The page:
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Free eBook Short History of World War I download

by James L. Stokesbury

Free eBook Short History of World War I download ISBN: 1439512647
Author: James L. Stokesbury
Publisher: Paw Prints 2008-08-15; Reprint edition (August 15, 2008)
Language: English
Category: Other
Subcategory: Humanities
Size MP3: 1839 mb
Size FLAC: 1445 mb
Rating: 4.8
Format: rtf docx mobi lrf


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Download books for free. World War I saw the introduction of modern technology into the military arena: The tank, airplane, machine gun, submarine, and - most lethal of all - poison gas, all received their first widespread use. Professor Stokesbury analyzes these technological innovations and the war's complex military campaigns in lucid detail. At the same time he discusses the great political events that unfolded during the war, such as the Russian Revolution and the end of the Hapsburg dynasty, putting the social and political side of the war into the context of modern European history.

It provides Stokesbury's "Short History of World War I" may seem daunting at first, but in an incredibly pleasurable read. His prolific writing abilities, in conjunction with his immense historical knowledge make the book a truly valuable asset. At 350 pages, it may not seem short; however, it must be considered that this book deals with a broad topic which could easily fill myriad volumes.

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Stokesbury, James L. Publication date. World War, 1914-1918. inlibrary; printdisabled; ; china. Books for People with Print Disabilities. Internet Archive Books. Uploaded by Francis Ong on September 10, 2010.

World War I began in 1914, after the assassination of Archduke Franz Ferdinand, and lasted until 1918

World War I began in 1914, after the assassination of Archduke Franz Ferdinand, and lasted until 1918. During the conflict, Germany, Austria-Hungary, Bulgaria and the Ottoman Empire (the Central Powers) fought against Great Britain, France, Russia, Italy, Romania, Japan and the United States (the Allied Powers). World War I saw unprecedented levels of carnage and destruction due to new military technologies and the horrors of trench warfare.

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A Short History of World War I by James L. Stokesbury 9780688001292 (Paperback, 1981) Delivery UK delivery is usually within 10 to 12 working days. Read full description.

Home Teen & Young Adult Short History of World War . Book information: Year: 1982. Author: James L.

Home Teen & Young Adult Short History of World War I. Europe.

World War I was a bloodletting so vast and unprecedented that for a generation it was known simply as the Great War. Casualty lists reached unimagined proportions as the same ground -- places like Ypres and the Somme -- was fought over again and again. Other major bloody battles remain vivid in memory to this day: Gallipoli and the Battle of Jutland are but two examples. Europe was at war with itself, and the effect on Western civilization was profound, its repercussions felt even today.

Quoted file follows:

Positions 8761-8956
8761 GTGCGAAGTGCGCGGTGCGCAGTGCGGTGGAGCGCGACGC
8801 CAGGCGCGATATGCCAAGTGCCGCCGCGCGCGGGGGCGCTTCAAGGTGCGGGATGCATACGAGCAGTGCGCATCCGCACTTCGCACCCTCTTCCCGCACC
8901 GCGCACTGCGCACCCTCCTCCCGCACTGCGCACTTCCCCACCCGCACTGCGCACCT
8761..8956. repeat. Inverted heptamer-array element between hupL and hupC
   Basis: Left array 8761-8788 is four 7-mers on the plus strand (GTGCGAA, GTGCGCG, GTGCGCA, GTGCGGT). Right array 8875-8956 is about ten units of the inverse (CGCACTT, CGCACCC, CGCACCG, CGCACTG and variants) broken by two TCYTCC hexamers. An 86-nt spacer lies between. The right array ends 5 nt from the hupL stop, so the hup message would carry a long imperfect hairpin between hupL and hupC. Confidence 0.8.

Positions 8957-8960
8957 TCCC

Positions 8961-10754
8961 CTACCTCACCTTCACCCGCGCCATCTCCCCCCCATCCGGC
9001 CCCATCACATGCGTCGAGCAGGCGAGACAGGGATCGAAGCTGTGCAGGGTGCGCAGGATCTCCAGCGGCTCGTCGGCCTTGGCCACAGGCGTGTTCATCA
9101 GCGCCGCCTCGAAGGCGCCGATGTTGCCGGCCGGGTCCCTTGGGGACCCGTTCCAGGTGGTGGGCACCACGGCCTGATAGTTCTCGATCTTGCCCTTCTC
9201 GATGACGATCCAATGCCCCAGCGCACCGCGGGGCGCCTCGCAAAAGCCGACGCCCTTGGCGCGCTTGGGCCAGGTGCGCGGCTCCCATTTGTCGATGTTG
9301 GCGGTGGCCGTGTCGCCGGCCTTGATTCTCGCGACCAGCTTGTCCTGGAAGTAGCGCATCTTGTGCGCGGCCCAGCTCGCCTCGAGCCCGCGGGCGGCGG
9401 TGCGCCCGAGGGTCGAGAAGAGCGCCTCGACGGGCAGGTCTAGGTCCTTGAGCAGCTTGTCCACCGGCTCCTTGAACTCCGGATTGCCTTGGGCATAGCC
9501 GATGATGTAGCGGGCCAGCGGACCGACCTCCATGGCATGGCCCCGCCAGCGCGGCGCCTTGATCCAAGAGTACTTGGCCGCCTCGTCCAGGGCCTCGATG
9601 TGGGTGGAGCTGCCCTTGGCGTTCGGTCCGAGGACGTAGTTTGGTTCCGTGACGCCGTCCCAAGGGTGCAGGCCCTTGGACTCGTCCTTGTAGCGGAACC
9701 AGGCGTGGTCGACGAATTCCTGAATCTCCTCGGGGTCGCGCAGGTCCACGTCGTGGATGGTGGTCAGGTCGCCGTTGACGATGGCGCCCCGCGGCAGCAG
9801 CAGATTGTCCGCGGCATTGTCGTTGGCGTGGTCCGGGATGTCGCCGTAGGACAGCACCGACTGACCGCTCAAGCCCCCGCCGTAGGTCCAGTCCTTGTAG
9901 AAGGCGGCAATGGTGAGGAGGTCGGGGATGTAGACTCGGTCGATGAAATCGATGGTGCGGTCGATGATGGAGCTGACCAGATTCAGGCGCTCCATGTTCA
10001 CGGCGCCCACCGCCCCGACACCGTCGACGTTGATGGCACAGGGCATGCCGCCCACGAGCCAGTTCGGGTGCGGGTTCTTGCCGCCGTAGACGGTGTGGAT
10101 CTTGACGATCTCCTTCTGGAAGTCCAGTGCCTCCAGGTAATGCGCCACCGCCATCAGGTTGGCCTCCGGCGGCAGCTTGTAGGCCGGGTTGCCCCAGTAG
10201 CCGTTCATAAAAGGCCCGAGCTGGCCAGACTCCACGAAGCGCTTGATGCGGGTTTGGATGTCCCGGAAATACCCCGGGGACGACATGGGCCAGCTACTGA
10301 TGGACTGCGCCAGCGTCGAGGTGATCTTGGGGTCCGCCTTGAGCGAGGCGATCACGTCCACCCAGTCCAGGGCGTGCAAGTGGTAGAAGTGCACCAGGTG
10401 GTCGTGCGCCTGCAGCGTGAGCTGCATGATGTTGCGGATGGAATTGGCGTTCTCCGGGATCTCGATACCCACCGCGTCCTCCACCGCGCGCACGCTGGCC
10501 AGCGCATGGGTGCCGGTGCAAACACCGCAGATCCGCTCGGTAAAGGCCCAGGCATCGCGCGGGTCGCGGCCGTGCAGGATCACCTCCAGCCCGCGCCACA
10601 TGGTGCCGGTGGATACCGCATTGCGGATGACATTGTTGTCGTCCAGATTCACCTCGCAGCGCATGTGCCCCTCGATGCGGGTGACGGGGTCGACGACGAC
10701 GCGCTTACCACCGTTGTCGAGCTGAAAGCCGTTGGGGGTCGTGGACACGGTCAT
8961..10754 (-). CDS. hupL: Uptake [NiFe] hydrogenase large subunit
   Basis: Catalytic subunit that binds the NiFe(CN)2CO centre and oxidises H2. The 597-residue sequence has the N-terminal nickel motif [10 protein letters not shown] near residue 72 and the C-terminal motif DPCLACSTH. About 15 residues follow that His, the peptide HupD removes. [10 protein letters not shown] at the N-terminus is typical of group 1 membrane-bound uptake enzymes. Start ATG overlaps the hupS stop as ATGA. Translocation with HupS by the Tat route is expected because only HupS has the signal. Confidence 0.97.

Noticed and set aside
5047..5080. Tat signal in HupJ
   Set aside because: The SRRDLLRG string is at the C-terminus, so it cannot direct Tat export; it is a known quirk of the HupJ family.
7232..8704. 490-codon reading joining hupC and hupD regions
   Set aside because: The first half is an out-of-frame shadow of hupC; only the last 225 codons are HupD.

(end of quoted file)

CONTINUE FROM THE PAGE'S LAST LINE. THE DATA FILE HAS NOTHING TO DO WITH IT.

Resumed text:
World War I saw the introduction of modern technology into the military arena: The tank, airplane, machine gun, submarine, and -- most lethal of all -- poison gas, all received their first widespread use. Professor Stokesbury analyzes these technological innovations and the war's complex military campaigns in lucid detail. At the same time he discusses the great political events that unfolded during the war, such as the Russian Revolution and the end of the Hapsburg dynasty, putting the social and political side of the war into the context of modern European history.

A Short History of World War I is the first history of this war to be written in twenty years. It incorporates recent research and current thinking about the war in a highly readable and lively style.

User reviews
Risa
I'm a history buff (not an expert by any means, just enjoy it) and realized a few years ago that my knowledge of The Great War was almost zero. However, I wasn't quite ready to tackle a tome, like Shelby Foote's Civil War masterpiece, or even Tuchman's Guns Of August. I wanted a well-written, high-level account that explained the important events, and their context, without getting into what the Kaiser had for breakfast. This is it! I bought the Kindle edition on BookBub-dot-com for $1.99. It's incredibly well-written, the narratives are coherent, covers all the major campaigns, provides the strengths and flaws of the major leaders and the icing on the cake is Stokesbury's sense of humor. It's almost as though I took a dose of medicine that went down like biscuits and gravy. Highly recommended as a good introduction to this conflict. My only grumble is this: in the Kindle edition, the maps are so small and faint as to be useless. Lucky for me I found the US Military Academy web page devoted to maps of WW1.
Danial